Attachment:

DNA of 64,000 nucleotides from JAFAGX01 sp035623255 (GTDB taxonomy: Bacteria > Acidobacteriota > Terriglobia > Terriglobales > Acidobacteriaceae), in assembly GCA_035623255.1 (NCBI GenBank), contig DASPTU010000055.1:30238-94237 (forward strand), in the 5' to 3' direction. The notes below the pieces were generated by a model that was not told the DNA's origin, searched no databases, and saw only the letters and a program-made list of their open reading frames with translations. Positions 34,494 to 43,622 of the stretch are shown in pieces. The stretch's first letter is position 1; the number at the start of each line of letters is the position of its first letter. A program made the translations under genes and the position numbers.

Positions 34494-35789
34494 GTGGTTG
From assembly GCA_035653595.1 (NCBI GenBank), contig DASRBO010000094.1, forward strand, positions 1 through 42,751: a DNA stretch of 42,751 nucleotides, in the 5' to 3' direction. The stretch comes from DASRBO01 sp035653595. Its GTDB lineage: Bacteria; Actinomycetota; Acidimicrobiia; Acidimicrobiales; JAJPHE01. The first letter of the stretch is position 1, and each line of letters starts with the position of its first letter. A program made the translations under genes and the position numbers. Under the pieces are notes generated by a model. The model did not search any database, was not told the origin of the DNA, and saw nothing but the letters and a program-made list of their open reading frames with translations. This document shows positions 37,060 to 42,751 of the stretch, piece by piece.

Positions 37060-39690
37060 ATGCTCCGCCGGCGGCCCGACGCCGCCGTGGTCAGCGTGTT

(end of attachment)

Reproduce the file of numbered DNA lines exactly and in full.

DNA of 64,000 nucleotides from JAFAGX01 sp035623255 (GTDB taxonomy: Bacteria > Acidobacteriota > Terriglobia > Terriglobales > Acidobacteriaceae), in assembly GCA_035623255.1 (NCBI GenBank), contig DASPTU010000055.1:30238-94237 (forward strand), in the 5' to 3' direction. The notes below the pieces were generated by a model that was not told the DNA's origin, searched no databases, and saw only the letters and a program-made list of their open reading frames with translations. Positions 34,494 to 43,622 of the stretch are shown in pieces. The stretch's first letter is position 1; the number at the start of each line of letters is the position of its first letter. A program made the translations under genes and the position numbers.

Positions 34494-35789
34494 GTGGTTG
From assembly GCA_035653595.1 (NCBI GenBank), contig DASRBO010000094.1, forward strand, positions 1 through 42,751: a DNA stretch of 42,751 nucleotides, in the 5' to 3' direction. The stretch comes from DASRBO01 sp035653595. Its GTDB lineage: Bacteria; Actinomycetota; Acidimicrobiia; Acidimicrobiales; JAJPHE01. The first letter of the stretch is position 1, and each line of letters starts with the position of its first letter. A program made the translations under genes and the position numbers. Under the pieces are notes generated by a model. The model did not search any database, was not told the origin of the DNA, and saw nothing but the letters and a program-made list of their open reading frames with translations. This document shows positions 37,060 to 42,751 of the stretch, piece by piece.

Positions 37060-39690
37060 ATGCTCCGCCGGCGGCCCGACGCCGCCGTGGTCAGCGTGTT